November 11, 1916
Page 48

Los Angeles Symphony Director Using Instrument Contrived by Chicago Inventor—”Tonometer Sets 438 as Vibration Standard and Indicates Precise Intonation

LOS ANGELES, CAL., Nov. 6.—Adolf Tandler, conductor of the Los Angeles Symphony Orchestra, adopted a unique means of assuring accurate tuning of instruments in his orchestra. He has found the primary difficulty of “playing in tune” to be in the·fact that the instruments are not tuned exactly together. They may vary only a few vibrations per second, but that is enough to displease the sensitive ear. Some time ago Mr. Tandler was in consultation with J. C. Deagan of Chicago, the inventor and manufacturer of instruments, a man who has travelled extensively in foreign countries to secure examples of rare instruments.
Mr. Deagan suggested the construction of an instrument which would exemplify minute differences in pitch, and recently Mr. Tandler received a device built on this plan. It is on the Glockenspiel order, consisting of six accurately tuned bars, with a sound reinforcement and struck by a padded hammer. These bars are tuned in the following order: 435 vibrations, 436, 437, 438, 439, 440. Though the 435 is the so-called “international” pitch, no orchestra uses it, owing to the fact that the European instrument makers do not confine themselves to that pitch.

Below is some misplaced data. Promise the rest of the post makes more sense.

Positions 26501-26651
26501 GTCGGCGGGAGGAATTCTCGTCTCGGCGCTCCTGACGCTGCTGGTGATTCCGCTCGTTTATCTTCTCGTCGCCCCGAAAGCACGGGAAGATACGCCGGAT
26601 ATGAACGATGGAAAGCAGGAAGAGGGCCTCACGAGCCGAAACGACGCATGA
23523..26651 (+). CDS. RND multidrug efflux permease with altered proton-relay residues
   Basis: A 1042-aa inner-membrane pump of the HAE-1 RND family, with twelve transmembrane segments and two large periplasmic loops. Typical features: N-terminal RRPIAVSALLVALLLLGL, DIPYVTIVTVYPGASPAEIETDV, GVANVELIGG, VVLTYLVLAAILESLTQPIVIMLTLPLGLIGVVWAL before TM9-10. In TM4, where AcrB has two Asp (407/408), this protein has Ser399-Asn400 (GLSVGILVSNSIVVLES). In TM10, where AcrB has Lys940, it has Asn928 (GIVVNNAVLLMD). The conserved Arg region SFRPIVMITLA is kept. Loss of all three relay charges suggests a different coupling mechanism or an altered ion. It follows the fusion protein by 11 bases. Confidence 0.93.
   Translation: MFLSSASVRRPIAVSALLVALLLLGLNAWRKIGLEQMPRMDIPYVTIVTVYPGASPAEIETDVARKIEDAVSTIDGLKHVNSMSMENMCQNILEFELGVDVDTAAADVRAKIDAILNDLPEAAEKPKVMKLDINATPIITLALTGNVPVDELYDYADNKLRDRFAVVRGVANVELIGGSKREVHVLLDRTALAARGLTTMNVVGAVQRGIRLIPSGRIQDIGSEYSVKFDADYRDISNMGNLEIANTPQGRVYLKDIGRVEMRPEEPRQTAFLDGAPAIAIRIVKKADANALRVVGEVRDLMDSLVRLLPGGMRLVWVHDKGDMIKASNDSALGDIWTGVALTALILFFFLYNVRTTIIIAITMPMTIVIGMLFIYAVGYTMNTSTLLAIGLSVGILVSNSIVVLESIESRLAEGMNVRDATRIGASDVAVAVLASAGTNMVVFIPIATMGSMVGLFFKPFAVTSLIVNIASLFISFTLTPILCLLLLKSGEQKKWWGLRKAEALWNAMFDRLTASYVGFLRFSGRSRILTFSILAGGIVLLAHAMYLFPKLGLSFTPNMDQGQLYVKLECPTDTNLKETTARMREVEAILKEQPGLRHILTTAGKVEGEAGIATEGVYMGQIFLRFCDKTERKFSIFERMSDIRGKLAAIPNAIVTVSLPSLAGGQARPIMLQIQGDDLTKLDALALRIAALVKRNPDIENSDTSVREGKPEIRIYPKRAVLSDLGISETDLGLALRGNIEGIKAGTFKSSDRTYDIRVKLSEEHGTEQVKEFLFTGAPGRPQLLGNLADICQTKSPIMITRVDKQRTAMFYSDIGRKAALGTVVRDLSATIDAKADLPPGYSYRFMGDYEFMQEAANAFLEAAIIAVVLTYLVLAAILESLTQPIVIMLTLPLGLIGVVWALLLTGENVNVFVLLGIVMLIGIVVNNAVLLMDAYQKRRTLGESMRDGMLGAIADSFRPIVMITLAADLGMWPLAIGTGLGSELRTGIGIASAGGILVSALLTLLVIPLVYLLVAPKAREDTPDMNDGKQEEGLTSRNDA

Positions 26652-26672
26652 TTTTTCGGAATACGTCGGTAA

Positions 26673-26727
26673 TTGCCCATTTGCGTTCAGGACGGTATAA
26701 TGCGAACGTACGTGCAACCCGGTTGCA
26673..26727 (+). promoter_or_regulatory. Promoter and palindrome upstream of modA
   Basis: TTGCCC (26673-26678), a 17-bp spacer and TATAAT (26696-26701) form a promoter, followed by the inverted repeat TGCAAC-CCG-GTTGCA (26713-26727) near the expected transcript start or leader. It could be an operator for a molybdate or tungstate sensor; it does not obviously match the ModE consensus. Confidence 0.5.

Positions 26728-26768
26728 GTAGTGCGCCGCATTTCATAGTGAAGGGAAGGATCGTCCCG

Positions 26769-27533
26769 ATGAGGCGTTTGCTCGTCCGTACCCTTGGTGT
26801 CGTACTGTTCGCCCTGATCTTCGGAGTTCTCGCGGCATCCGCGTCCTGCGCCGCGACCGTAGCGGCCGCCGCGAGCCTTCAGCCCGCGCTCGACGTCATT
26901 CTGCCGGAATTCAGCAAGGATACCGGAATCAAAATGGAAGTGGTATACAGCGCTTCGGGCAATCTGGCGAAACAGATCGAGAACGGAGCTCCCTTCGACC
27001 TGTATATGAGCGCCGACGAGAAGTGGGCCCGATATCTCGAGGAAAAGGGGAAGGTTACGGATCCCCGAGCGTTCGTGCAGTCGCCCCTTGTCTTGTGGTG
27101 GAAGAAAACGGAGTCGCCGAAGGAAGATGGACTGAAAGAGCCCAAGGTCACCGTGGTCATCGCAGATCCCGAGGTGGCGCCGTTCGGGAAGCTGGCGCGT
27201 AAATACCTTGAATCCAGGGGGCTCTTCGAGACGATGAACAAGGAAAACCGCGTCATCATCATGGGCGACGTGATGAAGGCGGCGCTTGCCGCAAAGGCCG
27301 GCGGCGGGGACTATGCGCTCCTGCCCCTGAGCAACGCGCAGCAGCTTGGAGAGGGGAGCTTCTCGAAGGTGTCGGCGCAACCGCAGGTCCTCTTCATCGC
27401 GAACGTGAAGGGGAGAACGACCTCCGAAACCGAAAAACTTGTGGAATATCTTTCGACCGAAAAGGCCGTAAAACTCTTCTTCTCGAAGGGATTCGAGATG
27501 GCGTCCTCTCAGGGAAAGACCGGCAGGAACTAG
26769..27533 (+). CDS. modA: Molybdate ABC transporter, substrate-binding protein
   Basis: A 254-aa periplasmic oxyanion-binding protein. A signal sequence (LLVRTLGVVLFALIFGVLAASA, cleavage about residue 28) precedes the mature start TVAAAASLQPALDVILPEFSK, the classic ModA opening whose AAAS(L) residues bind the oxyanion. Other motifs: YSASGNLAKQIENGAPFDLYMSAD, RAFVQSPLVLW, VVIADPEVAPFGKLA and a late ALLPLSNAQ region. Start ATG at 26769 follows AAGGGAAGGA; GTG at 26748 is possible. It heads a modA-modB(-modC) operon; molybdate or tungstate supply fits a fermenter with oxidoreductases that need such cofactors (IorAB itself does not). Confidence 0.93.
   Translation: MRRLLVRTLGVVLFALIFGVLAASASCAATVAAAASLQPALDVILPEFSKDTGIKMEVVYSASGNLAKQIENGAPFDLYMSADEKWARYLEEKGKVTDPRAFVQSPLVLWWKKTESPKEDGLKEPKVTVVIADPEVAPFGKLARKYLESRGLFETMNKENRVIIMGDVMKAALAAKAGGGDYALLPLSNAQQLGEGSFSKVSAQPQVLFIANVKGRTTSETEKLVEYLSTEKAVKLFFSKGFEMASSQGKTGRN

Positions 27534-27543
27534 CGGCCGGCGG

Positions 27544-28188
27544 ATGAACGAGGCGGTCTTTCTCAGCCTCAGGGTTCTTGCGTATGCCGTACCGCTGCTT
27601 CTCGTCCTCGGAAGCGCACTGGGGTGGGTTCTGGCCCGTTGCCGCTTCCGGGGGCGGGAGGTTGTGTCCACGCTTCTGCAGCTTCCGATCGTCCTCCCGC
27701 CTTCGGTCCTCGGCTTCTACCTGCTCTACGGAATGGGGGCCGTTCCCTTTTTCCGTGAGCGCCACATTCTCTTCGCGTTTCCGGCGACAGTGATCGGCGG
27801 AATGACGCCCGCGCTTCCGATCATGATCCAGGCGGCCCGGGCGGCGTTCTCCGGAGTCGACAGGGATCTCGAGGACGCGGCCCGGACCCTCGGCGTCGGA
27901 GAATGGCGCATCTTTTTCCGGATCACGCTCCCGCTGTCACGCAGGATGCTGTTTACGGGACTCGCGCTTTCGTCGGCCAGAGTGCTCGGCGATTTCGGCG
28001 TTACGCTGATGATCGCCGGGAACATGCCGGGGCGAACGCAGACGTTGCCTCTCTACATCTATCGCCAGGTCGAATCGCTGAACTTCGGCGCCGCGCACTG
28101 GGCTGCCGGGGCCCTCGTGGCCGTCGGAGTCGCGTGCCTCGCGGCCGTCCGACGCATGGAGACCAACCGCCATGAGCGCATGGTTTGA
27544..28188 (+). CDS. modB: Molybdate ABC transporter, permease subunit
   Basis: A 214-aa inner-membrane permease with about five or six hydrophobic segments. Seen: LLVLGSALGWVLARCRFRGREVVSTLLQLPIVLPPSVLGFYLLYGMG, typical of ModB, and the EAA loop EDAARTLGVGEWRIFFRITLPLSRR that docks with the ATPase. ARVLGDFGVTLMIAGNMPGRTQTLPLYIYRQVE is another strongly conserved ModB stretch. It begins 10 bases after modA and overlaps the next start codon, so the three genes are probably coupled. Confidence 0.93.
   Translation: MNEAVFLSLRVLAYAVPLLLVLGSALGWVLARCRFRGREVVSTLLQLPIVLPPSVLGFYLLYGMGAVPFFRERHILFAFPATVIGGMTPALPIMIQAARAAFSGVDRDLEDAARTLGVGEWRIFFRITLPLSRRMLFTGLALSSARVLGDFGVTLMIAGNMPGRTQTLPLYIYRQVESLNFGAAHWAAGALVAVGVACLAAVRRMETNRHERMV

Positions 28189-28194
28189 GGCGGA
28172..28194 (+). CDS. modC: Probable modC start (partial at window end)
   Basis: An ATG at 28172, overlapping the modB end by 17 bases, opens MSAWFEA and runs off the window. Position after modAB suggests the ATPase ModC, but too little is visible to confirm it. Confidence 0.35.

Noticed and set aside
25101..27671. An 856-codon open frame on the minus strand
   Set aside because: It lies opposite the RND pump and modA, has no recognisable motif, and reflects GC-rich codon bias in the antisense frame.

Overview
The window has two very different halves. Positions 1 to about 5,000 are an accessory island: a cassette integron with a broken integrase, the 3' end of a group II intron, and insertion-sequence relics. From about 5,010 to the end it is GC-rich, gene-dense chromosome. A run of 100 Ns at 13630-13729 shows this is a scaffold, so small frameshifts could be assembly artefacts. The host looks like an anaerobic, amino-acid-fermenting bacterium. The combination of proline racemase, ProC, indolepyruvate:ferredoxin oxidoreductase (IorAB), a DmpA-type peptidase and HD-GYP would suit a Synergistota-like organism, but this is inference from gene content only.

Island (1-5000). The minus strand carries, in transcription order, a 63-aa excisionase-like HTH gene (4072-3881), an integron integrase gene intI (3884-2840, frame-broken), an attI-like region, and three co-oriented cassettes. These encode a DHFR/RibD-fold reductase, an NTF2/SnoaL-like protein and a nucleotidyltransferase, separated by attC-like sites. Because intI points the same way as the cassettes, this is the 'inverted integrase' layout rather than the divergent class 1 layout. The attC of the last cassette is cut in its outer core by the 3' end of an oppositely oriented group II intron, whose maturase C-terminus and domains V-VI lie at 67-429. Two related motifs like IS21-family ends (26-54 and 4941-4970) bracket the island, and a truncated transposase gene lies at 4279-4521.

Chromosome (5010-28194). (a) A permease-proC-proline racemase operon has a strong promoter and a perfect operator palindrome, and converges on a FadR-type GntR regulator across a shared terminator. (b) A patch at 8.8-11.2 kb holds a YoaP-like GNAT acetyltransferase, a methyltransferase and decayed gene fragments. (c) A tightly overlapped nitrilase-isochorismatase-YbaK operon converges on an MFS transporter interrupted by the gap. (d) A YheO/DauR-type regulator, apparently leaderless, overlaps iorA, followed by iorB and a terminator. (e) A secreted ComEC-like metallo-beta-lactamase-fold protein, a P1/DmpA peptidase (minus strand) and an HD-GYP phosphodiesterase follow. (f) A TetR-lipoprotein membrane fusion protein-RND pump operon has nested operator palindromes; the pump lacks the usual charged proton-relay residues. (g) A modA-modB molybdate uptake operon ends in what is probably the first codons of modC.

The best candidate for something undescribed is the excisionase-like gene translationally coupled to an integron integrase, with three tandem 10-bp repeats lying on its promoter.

Standard Vibrations
Mr. Tandler has adopted 438 as his standard. Striking any two of the bars simultaneously presents the “beat” prominently to the ear, and a pendulum is attached to the instrument which gives the time in seconds. By counting the number of beats to the second, the divergence from the lower of the two pitches is established.
Striking the two bars on the instrument is the method of illustrating to the player the difference in pitch. It then devolves upon him to correct his error by rectifying his ear. When a man tunes to 440 and thinks it is 438, this instrument serves to show him the discrepancy. Mr. Tandler has suggested to Mr. Deagan the name “tonometer” for the instrument, which may come into use wherever it is essential to demonstrate either discrepancy or accuracy of pitch. Mr. Tandler introduced the instrument at his first orchestra rehearsal for this season’s concert and finds it of much service. —W. F. G.


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